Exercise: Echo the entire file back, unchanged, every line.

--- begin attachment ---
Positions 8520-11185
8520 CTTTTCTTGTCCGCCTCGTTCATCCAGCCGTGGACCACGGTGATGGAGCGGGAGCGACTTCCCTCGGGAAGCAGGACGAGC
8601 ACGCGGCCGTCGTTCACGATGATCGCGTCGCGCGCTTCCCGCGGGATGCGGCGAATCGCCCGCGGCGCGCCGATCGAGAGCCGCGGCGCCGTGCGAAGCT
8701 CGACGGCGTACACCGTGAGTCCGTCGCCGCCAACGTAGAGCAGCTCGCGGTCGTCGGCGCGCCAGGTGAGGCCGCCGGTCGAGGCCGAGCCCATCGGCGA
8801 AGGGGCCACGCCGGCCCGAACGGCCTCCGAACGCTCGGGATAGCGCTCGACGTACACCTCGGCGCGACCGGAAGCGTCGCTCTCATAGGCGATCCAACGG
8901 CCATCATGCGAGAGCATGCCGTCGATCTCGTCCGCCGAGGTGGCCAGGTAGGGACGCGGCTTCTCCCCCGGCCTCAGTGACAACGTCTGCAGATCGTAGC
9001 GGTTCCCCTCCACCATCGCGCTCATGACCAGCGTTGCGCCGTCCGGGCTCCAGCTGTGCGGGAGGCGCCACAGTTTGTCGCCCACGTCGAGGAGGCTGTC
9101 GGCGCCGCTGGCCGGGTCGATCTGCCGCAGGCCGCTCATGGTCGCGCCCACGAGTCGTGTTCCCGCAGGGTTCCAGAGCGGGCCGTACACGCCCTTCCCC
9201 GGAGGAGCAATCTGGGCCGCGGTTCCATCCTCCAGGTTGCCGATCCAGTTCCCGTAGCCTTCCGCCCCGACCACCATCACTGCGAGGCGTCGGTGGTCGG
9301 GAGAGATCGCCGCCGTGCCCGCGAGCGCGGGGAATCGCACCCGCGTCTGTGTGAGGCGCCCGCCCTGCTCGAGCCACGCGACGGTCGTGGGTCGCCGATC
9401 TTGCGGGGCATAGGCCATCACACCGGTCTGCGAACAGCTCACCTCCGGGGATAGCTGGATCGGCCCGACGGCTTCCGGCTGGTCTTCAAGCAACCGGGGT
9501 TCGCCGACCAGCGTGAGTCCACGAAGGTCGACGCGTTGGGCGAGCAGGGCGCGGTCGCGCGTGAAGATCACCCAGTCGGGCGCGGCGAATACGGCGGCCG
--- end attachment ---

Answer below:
Positions 8520-11185
8520 CTTTTCTTGTCCGCCTCGTTCATCCAGCCGTGGACCACGGTGATGGAGCGGGAGCGACTTCCCTCGGGAAGCAGGACGAGC
8601 ACGCGGCCGTCGTTCACGATGATCGCGTCGCGCGCTTCCCGCGGGATGCGGCGAATCGCCCGCGGCGCGCCGATCGAGAGCCGCGGCGCCGTGCGAAGCT
8701 CGACGGCGTACACCGTGAGTCCGTCGCCGCCAACGTAGAGCAGCTCGCGGTCGTCGGCGCGCCAGGTGAGGCCGCCGGTCGAGGCCGAGCCCATCGGCGA
8801 AGGGGCCACGCCGGCCCGAACGGCCTCCGAACGCTCGGGATAGCGCTCGACGTACACCTCGGCGCGACCGGAAGCGTCGCTCTCATAGGCGATCCAACGG
8901 CCATCATGCGAGAGCATGCCGTCGATCTCGTCCGCCGAGGTGGCCAGGTAGGGACGCGGCTTCTCCCCCGGCCTCAGTGACAACGTCTGCAGATCGTAGC
9001 GGTTCCCCTCCACCATCGCGCTCATGACCAGCGTTGCGCCGTCCGGGCTCCAGCTGTGCGGGAGGCGCCACAGTTTGTCGCCCACGTCGAGGAGGCTGTC
9101 GGCGCCGCTGGCCGGGTCGATCTGCCGCAGGCCGCTCATGGTCGCGCCCACGAGTCGTGTTCCCGCAGGGTTCCAGAGCGGGCCGTACACGCCCTTCCCC
9201 GGAGGAGCAATCTGGGCCGCGGTTCCATCCTCCAGGTTGCCGATCCAGTTCCCGTAGCCTTCCGCCCCGACCACCATCACTGCGAGGCGTCGGTGGTCGG
9301 GAGAGATCGCCGCCGTGCCCGCGAGCGCGGGGAATCGCACCCGCGTCTGTGTGAGGCGCCCGCCCTGCTCGAGCCACGCGACGGTCGTGGGTCGCCGATC
9401 TTGCGGGGCATAGGCCATCACACCGGTCTGCGAACAGCTCACCTCCGGGGATAGCTGGATCGGCCCGACGGCTTCCGGCTGGTCTTCAAGCAACCGGGGT
9501 TCGCCGACCAGCGTGAGTCCACGAAGGTCGACGCGTTGGGCGAGCAGGGCGCGGTCGCGCGTGAAGATCACCCAGTCGGGCGCGGCGAATACGGCGGCCG